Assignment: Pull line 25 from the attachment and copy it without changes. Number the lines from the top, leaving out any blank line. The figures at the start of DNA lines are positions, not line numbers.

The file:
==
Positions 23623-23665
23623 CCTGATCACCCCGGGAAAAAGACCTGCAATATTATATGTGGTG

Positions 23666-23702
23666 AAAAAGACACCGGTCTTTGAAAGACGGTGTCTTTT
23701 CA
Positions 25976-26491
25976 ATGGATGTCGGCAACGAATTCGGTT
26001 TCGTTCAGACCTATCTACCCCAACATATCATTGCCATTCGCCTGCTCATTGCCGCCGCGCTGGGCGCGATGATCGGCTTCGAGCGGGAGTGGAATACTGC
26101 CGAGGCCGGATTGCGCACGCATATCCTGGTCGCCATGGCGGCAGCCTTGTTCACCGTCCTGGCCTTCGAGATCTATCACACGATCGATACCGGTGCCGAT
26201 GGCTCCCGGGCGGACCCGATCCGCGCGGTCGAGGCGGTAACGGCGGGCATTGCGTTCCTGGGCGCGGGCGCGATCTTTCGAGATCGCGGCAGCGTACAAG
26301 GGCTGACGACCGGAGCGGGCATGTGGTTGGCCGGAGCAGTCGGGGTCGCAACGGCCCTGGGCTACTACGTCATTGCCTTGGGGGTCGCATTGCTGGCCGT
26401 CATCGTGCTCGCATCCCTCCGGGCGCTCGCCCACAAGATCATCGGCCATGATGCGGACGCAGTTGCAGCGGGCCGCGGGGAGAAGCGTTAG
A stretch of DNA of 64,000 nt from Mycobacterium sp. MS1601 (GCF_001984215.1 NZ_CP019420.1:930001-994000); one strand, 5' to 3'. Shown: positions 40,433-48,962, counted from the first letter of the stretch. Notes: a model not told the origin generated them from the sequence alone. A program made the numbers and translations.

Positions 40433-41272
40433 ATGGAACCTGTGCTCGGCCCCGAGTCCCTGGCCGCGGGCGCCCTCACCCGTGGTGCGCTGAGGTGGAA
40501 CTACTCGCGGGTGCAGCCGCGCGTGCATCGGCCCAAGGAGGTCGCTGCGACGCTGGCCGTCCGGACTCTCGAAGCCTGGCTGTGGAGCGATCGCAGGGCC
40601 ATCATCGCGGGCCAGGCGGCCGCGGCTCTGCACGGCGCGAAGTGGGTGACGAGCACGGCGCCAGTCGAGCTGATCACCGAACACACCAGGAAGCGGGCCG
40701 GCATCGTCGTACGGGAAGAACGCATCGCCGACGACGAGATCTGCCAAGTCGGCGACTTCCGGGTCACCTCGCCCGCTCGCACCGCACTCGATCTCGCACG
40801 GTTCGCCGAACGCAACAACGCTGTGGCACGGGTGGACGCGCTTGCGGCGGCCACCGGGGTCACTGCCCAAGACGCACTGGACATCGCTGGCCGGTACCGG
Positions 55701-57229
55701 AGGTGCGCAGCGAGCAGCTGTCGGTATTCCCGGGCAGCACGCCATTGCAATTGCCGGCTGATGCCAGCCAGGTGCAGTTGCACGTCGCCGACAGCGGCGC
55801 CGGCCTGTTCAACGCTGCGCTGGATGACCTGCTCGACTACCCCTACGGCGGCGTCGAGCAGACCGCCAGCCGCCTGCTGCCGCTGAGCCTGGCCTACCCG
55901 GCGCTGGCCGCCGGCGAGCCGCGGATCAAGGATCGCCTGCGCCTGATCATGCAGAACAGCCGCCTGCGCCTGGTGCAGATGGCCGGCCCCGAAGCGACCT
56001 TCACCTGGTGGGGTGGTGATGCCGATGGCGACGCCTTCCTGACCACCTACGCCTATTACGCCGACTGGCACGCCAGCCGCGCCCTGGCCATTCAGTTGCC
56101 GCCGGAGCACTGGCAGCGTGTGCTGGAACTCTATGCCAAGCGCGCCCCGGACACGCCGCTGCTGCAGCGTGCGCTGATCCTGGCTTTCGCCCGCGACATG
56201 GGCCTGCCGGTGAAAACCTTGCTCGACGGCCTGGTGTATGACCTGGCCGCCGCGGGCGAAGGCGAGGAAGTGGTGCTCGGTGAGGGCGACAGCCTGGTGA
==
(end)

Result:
56101 GCCGGAGCACTGGCAGCGTGTGCTGGAACTCTATGCCAAGCGCGCCCCGGACACGCCGCTGCTGCAGCGTGCGCTGATCCTGGCTTTCGCCCGCGACATG